Tuesday, 17 February 2015

Why is mortal life so full of temptations and problems; why are (most) people so unstable, foolish and quick to do evil?

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Important questions.

Our understanding of the basic set-up of life, the human condition, God's plan of salvation; needs to take into account the nature of things as we experience them.

Although Men are seeded with divinity, and have inklings of the highest aspirations, and are capable of love; we find ourselves to be unstable, foolish and prone to lapse into wickedness when confronted with a world of temptations and problems.

Christ, by contrast, did not sin - He was tempted and suffered - but He was strong and wholly good. We, however, are not like that.

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From this I infer that the yielding to temptation is not necessary to our spiritual growth - it is better to resist temptation (like Christ).

BUT - the basic situation is that we cannot in fact resist temptations. Although we are not intended to fail in any specific situation, the fact is that as weak creatures in a world of temptations and problems, we will fail - again and again and again.

We are therefore meant to learn by trial and error.  

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So the primary weapon for humans against the world is not resisting temptation, is not 'being good' - the primary weapon is repentance.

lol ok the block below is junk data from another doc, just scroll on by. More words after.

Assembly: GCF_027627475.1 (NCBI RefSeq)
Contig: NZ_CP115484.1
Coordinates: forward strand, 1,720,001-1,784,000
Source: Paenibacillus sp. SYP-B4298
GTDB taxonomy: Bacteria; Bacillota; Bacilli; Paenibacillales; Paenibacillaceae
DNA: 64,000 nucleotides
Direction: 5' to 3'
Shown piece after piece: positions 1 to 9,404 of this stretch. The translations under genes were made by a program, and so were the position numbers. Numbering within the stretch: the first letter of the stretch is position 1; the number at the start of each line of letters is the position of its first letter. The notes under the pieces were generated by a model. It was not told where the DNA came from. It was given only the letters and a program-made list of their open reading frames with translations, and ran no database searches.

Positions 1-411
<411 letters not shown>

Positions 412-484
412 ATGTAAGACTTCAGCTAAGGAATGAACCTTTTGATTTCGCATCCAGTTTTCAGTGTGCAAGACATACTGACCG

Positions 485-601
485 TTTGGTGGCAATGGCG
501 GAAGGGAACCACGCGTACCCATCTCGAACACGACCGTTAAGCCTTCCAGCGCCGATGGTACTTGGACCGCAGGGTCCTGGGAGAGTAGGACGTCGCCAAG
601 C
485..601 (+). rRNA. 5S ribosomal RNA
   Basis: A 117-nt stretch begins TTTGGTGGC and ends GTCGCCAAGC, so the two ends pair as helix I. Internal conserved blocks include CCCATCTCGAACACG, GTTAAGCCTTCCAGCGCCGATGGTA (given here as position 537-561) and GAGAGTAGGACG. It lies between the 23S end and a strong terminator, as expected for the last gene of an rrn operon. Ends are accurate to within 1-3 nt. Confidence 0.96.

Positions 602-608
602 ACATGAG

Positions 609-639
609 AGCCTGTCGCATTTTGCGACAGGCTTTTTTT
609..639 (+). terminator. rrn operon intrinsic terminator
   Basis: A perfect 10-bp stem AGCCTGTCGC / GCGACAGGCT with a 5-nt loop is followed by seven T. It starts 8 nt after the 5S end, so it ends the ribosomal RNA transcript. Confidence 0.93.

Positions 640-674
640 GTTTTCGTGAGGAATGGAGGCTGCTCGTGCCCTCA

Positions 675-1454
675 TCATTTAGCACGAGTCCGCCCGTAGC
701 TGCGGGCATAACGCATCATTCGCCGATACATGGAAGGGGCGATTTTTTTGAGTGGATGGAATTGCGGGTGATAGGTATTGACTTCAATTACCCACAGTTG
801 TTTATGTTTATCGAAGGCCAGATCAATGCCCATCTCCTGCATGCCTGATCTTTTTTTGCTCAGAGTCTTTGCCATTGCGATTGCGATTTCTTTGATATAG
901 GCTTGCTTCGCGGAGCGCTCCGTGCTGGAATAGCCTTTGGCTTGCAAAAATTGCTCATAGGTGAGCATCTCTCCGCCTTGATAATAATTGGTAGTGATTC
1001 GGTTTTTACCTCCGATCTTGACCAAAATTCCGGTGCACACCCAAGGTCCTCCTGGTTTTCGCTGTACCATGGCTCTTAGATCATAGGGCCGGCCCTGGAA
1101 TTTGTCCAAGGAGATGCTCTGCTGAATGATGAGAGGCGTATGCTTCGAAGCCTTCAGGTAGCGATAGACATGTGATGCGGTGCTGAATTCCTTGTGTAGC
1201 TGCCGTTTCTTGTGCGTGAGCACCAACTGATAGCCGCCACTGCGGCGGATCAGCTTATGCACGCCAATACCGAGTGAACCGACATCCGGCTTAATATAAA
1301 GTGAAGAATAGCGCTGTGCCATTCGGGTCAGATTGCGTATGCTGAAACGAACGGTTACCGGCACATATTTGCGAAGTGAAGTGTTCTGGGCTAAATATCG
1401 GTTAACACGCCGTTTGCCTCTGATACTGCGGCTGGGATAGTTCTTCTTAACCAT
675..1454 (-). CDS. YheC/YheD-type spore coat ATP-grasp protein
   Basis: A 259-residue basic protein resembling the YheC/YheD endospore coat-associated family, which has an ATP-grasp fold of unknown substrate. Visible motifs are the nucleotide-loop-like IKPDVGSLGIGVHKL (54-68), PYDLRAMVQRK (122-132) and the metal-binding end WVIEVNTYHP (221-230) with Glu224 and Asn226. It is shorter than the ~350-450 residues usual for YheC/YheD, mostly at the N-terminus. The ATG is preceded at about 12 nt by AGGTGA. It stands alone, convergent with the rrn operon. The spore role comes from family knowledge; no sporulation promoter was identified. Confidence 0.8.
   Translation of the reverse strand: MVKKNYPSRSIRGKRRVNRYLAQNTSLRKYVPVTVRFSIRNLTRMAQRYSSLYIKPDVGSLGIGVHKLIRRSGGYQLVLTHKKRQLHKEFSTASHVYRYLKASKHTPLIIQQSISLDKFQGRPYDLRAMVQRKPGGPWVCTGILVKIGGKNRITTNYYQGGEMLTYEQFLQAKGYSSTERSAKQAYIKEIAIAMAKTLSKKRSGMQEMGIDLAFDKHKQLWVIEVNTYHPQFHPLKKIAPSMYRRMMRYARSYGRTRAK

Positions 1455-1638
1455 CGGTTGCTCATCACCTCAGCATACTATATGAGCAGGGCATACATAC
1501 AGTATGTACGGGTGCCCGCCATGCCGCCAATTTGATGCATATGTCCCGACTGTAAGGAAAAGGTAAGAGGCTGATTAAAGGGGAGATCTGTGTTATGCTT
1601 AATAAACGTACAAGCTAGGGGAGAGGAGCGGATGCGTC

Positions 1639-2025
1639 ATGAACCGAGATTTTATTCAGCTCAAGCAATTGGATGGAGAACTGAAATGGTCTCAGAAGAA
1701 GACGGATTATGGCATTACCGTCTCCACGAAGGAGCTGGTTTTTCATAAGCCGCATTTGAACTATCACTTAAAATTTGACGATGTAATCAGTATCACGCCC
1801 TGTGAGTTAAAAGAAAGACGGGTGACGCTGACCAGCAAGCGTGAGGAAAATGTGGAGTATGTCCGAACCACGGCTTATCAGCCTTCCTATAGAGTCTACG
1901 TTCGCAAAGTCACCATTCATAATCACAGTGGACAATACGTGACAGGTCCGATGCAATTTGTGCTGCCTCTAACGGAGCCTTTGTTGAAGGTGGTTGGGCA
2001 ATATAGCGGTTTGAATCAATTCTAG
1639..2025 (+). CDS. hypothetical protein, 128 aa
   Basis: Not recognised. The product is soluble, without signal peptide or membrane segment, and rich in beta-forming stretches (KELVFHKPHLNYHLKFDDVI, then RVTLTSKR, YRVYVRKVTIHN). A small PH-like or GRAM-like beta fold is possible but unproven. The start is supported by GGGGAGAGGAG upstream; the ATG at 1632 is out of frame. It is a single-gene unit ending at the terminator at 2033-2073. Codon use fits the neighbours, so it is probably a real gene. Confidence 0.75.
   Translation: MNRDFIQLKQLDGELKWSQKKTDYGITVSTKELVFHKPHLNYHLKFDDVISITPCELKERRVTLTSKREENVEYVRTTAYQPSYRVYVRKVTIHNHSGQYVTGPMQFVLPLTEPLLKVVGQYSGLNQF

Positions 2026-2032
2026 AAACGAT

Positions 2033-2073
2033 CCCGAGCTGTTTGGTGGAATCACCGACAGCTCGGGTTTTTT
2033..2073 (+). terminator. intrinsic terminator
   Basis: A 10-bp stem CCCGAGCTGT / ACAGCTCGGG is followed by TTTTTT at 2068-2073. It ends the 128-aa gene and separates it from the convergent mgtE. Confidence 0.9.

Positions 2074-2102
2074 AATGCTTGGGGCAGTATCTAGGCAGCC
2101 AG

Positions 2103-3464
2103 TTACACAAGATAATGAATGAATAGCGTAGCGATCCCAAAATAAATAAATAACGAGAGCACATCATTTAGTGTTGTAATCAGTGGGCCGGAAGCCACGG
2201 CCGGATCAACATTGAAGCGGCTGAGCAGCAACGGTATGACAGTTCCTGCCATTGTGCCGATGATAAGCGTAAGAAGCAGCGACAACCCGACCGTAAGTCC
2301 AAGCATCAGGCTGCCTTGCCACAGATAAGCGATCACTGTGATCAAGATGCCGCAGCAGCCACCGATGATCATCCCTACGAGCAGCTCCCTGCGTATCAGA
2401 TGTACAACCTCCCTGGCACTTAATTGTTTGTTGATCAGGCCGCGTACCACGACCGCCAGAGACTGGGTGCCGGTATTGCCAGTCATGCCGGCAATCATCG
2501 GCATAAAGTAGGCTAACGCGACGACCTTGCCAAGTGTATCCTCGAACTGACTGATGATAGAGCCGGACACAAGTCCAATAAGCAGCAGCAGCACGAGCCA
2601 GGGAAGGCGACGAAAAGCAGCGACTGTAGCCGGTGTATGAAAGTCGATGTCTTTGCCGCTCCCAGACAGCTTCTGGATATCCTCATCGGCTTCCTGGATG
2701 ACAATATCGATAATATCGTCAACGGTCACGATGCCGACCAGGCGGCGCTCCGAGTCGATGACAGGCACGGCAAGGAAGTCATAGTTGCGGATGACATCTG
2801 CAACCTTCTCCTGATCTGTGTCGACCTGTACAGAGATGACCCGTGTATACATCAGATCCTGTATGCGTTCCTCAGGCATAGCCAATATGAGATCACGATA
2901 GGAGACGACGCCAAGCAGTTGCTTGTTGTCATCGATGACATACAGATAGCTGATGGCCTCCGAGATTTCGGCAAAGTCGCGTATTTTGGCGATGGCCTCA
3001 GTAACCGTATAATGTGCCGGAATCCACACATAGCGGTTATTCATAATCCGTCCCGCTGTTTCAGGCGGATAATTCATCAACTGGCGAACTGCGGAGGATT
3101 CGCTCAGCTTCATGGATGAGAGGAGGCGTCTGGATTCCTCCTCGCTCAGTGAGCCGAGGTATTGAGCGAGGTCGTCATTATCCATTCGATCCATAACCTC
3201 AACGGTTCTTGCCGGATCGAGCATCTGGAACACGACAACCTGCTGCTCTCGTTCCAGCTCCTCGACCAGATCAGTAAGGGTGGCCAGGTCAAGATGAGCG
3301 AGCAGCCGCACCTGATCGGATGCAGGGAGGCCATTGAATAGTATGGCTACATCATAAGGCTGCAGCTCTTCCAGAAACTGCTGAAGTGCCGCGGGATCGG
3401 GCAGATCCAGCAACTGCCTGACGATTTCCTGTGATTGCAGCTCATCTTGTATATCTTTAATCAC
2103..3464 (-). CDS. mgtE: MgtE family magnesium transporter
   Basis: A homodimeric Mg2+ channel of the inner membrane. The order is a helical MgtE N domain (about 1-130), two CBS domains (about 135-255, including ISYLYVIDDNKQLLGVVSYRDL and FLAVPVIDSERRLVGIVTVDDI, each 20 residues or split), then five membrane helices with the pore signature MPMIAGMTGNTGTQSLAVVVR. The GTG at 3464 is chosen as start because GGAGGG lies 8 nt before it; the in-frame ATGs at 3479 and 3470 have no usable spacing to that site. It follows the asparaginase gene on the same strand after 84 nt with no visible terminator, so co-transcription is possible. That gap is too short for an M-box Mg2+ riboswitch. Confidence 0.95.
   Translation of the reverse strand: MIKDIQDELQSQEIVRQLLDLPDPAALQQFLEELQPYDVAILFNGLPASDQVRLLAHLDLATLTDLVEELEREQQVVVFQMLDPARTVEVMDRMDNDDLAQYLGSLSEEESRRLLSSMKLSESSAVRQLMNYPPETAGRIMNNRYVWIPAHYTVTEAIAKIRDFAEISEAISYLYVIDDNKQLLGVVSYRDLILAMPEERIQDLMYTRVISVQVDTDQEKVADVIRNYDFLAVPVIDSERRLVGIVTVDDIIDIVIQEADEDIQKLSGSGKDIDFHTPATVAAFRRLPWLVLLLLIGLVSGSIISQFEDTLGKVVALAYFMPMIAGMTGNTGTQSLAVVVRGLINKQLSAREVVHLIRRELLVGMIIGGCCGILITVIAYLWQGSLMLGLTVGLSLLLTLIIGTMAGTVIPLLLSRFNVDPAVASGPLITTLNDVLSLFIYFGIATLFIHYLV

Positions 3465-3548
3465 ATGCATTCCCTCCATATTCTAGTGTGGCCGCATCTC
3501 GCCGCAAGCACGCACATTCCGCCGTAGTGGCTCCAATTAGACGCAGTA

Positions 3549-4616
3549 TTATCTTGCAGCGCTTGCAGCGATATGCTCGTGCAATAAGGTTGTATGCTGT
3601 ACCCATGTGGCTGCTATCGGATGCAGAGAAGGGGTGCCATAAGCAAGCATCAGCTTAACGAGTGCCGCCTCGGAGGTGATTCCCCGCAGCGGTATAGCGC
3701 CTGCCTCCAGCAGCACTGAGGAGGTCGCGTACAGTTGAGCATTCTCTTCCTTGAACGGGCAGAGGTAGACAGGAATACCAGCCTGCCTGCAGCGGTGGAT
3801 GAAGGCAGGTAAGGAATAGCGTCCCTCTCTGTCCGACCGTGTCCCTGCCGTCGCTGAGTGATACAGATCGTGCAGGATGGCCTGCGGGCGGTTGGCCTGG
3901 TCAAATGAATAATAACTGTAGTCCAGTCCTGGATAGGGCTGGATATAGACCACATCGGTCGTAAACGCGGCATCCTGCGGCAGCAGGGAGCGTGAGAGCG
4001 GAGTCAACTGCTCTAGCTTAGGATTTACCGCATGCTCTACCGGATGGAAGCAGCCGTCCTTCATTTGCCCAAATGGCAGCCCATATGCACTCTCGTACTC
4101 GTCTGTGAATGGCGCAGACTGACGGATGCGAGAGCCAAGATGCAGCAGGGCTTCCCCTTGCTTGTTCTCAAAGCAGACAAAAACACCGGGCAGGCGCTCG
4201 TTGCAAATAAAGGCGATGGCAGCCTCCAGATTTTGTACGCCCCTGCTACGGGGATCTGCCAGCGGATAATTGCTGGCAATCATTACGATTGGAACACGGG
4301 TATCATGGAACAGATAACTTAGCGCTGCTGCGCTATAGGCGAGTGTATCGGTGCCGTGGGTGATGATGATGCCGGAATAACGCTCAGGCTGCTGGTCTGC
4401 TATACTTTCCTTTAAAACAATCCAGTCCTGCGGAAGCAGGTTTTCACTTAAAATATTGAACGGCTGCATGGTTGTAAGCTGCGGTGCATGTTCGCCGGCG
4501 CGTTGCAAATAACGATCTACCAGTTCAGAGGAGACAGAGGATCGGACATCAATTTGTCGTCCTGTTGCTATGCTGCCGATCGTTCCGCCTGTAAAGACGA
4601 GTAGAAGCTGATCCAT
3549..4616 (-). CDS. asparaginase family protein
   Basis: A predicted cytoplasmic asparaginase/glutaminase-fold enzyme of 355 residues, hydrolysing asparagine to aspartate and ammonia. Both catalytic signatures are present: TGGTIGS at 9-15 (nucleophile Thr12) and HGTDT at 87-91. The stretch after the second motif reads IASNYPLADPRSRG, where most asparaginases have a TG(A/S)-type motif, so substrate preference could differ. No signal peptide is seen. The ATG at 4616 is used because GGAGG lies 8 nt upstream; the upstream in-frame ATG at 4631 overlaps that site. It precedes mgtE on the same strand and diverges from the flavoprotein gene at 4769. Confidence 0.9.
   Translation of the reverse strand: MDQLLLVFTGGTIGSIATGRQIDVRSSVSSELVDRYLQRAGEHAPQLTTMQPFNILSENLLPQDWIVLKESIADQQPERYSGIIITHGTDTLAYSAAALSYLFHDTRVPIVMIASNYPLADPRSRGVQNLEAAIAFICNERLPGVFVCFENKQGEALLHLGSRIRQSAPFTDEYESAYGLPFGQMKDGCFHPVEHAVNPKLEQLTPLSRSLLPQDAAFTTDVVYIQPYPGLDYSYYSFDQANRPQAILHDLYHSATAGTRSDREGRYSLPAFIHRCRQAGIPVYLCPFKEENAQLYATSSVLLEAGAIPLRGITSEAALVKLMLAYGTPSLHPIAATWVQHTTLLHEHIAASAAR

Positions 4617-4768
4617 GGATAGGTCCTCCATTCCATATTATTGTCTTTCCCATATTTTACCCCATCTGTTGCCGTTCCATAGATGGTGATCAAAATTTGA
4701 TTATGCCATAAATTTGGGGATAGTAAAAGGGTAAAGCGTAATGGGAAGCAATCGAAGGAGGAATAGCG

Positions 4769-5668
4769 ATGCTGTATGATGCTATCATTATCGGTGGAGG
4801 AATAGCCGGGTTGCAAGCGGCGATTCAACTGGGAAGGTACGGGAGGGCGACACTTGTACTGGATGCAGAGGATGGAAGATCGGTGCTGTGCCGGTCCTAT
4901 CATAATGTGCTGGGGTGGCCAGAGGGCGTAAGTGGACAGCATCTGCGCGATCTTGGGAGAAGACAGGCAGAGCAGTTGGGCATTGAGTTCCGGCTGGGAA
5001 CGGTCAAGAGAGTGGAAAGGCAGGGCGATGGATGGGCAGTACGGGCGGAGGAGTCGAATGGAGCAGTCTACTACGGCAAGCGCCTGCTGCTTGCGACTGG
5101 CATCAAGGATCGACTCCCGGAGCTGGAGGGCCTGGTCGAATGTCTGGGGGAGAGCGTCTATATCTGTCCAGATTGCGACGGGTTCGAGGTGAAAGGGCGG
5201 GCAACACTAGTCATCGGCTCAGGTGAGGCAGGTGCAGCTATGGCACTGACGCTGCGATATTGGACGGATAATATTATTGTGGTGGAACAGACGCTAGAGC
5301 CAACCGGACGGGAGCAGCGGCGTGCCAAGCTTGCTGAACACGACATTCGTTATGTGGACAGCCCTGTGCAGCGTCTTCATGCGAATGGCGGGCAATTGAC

We will fail, again and again, and therefore the important thing is what we do when we have failed.

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Repentance is a tricky concept - but one way to think of it is that Christ made it possible for all humans to repent under any and all circumstances.

Repentance is (now, because of Christ) always possible to anyone; and always effective.

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In a sense, we are here in order to repent; repentance is in one vital thing we must do, and can always do.

By this account, pride is simply the refusal to repent - therefore pride is the worst possible sin.

All the ultimate wickedness in the world can (crudely) be reduced to this - pride preventing repentance.

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This may seem negative - but the other side of the coin is that life is an adventure with real stakes; but a safe adventure.

We must do our best, but we will fail again and again to achieve what we aspire to and to avoid what we want to avoid.

However we are ultimately safe and our immortal souls and eternal happiness cannot be harmed by anything the world can throw at us - so long as we repent in a final and ultimate sense.

Minimally, that is what life is for: to try, fail, repent.

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(The topic of 'what exactly is repentance?' will require separate consideration. Here I want to establish that repentance- whether explicit or more usually implicit - is the single most important thing in this mortal incarnate life; without which it would - literally - have been better not to have lived at all.)

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